Poster Presentation Australian Diabetes Society and the Australian Diabetes Educators Association Annual Scientific Meeting 2016

Effect of skeletal muscle-specific knockout of the lysine acetyltransferase, GCN5, on skeletal muscle insulin sensitivity (#219)

Simon Schenk 1 , Elisa H Buckner 1 , Jessica R Dent 1 , Andrew Philp 1 , Samuel A LaBarge 1
  1. University of California, San Diego, La Jolla, CA, United States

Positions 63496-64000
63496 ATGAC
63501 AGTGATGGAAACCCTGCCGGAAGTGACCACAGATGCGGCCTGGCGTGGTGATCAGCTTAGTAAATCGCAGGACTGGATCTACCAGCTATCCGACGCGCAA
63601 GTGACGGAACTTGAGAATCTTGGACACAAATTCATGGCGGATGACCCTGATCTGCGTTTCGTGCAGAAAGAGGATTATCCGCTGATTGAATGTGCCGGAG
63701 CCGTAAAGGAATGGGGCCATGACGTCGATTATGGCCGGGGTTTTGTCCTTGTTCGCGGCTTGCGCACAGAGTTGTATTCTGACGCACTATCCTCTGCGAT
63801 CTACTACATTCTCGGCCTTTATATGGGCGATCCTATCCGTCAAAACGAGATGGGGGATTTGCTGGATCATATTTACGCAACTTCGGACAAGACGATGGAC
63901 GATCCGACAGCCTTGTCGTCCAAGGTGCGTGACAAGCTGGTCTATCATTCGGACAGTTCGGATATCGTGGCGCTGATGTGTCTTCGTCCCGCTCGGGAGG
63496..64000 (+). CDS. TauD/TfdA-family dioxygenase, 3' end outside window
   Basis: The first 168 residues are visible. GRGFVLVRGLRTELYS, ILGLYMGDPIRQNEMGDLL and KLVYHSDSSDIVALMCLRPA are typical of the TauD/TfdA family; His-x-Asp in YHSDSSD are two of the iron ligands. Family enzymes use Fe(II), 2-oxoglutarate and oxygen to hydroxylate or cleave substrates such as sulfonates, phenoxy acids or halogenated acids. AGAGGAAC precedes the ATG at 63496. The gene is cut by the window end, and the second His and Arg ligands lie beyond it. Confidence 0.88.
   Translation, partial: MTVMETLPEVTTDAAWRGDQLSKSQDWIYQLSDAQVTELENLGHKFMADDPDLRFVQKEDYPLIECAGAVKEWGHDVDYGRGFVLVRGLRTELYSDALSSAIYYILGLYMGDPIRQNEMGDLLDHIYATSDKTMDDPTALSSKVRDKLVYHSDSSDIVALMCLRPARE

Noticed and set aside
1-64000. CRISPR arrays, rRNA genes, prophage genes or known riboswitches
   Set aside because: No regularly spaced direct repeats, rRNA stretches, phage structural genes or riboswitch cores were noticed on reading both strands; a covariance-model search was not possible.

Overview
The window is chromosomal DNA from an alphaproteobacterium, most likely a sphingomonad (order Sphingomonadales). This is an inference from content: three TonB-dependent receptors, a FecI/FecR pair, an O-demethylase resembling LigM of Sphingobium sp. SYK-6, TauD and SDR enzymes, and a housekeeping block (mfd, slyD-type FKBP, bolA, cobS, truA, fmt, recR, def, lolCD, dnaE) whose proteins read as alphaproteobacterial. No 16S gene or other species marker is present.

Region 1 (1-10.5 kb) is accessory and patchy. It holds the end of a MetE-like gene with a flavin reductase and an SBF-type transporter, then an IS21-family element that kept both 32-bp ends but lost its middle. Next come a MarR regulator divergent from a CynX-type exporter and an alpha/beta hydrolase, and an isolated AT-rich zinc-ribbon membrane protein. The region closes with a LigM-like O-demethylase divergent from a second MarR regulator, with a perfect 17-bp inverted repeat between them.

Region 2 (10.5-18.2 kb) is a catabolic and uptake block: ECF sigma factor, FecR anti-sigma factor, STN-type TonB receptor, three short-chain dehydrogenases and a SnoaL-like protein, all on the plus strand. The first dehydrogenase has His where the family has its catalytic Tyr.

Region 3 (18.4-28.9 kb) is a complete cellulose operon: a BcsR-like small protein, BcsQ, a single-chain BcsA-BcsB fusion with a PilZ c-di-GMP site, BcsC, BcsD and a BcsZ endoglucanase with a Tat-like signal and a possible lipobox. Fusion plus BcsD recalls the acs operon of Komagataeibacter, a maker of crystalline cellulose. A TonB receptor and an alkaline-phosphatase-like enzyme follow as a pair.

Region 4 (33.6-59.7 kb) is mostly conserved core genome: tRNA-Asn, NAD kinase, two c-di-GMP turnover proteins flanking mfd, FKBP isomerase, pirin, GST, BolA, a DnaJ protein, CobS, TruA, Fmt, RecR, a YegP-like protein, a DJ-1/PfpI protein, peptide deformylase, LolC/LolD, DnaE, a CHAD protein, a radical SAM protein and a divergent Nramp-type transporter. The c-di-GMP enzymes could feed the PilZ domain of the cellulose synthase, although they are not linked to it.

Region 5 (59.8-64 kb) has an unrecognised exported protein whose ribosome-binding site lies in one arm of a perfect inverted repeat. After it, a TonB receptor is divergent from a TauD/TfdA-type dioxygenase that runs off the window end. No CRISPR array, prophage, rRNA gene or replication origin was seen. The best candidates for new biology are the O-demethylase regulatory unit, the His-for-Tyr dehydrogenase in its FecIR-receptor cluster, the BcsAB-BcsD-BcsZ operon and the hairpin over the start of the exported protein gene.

Lysine acetylation is an important post-translational modification, directly affecting signalling pathways that regulate metabolic function. The acetyltransferase, general control of amino acid synthesis 5 (GCN5) has been proposed as a key enzyme regulating muscle insulin action and metabolism via its ability to acetylate and inhibit peroxisome proliferator activated receptor coactivator 1α (PGC-1α). However, the specific role of GCN5 in regulating skeletal muscle insulin action has not been studied. To address this, we used CreLoxP methodology to generate mice with muscle-specific knockout (KO) of GCN5 (mKO), and assessed oral glucose tolerance (OGT) and muscle insulin action (via an ex vivo 2- deoxyglucose uptake [2DOGU] assay in isolated soleus and extensor digitorum longus [EDL] muscles) in mice on a low-fat diet (LFD) or high-fat diet (HFD). GCN5 gene expression and activity in skeletal muscle was decreased 86% and 96%, respectively, in mKO vs. floxed/wildtype (WT) littermates. In LFD mice, there were no genotype differences in OGT or insulin-stimulated 2DOGU. As expected, 3 weeks of HFD impaired OGT in WT mice by ~40%. Interestingly, however, this impairment was exacerbated in mKO mice, which were ~70% worse than LFD-fed mice. These results demonstrate that KO of GCN5 in skeletal muscle does not enhance skeletal muscle insulin sensitivity, and that it may be important for limiting the negative effects of HFD-feeding on glucose tolerance and muscle insulin action.